As global concerns persist, Asia-Pacific stocks mixed. Xpeng shares are down ahead of earnings. Let’s see why Asia-Pacific stocks edge higher.
Asia-Pacific stocks edge higher
On Monday, Asian markets got off to a shaky start as ongoing inflation fears and the likelihood of higher interest rates haunted the global economic outlook, which is still entrenched in pessimism.
After U.S. equities concluded the previous session with modest gains for the day, MSCI’s broadest index of Asia-Pacific shares outside Japan was 0.04% higher. This month, the index is down 3.6 %.
Australian equities were up 0.2 % in early trade, while Japan’s Nikkei market index was up 0.85 %. The yield on benchmark 10-year Treasury notes increased to 2.7883 % from 2.787 % on Friday in the United States.
The two-year yield rose to 2.5869 % from 2.583 %, reflecting traders’ anticipation of increased Fed funds rates.
Following the S& P 500’s 0.01 percent increase on Friday, market sentiment remains uncertain this week.
The Nasdaq fell 0.3%, while the Dow Jones Industrial Average increased 0.3%.
What happens to Asia-Pacific Stock
Despite the minor increases, the S& P 500 and the Nasdaq have now lost seven weeks in a row, the longest losing stretch since the dot-com bubble burst in 2001. The Dow has dropped for the eighth week in a row, the longest streak since the Great Depression in 1932.
Investors are concerned about inflationary pressures, as German wholesale inflation numbers released on Friday revealed a higher-than-expected increase, implying that prices will continue high shortly.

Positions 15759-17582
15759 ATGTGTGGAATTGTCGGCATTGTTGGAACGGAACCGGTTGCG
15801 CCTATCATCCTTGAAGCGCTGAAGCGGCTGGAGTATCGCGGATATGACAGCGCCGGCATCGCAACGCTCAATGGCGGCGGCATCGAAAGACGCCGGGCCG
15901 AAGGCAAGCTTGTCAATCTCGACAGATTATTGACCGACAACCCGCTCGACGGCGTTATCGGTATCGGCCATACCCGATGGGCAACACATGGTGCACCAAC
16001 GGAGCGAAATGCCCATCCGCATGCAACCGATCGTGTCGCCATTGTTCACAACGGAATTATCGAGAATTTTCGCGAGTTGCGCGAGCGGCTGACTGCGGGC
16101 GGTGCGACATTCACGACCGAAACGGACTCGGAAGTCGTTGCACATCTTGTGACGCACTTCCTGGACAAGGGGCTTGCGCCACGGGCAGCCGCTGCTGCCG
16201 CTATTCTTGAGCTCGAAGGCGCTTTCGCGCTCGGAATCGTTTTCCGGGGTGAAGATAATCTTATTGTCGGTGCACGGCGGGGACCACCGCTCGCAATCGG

Germany’s producer price index increased 2.8 percent month over month in April, implying an annual rise of 33.5 percent.
In Australia, the Labor Party won a general election over the weekend, ending a nearly 10-year conservative government.
Despite Labor’s promises of climate, housing, and social welfare reforms, economists do not believe the change in government will have significant economic consequences.
“In our opinion, the incoming government offered little during the election campaign that necessitates us to reassess our economic estimates at this time,” CBA economists wrote on Monday.
“To put it another way, despite the change in national leadership, our economic forecasts and call on the RBA remain unchanged.”
The dollar increased 0.04 % against the yen to 127.9 in early Asian trade. It’s still a long way from its year-high of 131.34 on 2022-05-09.
The price of US crude fell 0.04 % to $110.24 per barrel. The price of Brent crude increased 0.23 % to $112.68 per barrel.
Concerns about global economic development have reawakened interest in gold.
“Gold prices rose for the first time in a week since mid-April, buoyed by concerns about economic growth amid high inflation,” according to ANZ analysts in a research note released on Monday. “A weakened dollar has improved investor confidence.”
Xpeng stock drops down ahead of earnings
Greater China markets fell in early trade, with Hong Kong’s Hang Seng index falling 1.31 %. The Hang Seng Technology index dropped 2.25 %. The Shanghai Composite fell 0.42%, while the Shenzhen Component fell 0.7%.
On Monday, Chinese electric vehicle manufacturer Xpeng will report its first-quarter earnings. In Asia trade, the company’s Hong Kong shares fell around 8%.
In other markets, South Korea’s Kospi was trading just above the flat line, while the Kosdaq was up 0.22 percent. MSCI’s broadest index of Asia-Pacific stocks outside Japan fell 0.37 %.
Stocks in the United States have taken a beating as markets become concerned about the possibility of a recession.
In the United States, the S& P 500 briefly fell into bear market territory on Friday, but recovered slightly to close nearly flat. The Dow Jones Industrial Average rose 8.77 points to 31,261.90, reversing a 600-point loss.
The Nasdaq Composite is already in the bear market territory, down 30% from its highs, and fell 0.3% on Friday. All three indices have a losing streak of at least seven weeks.
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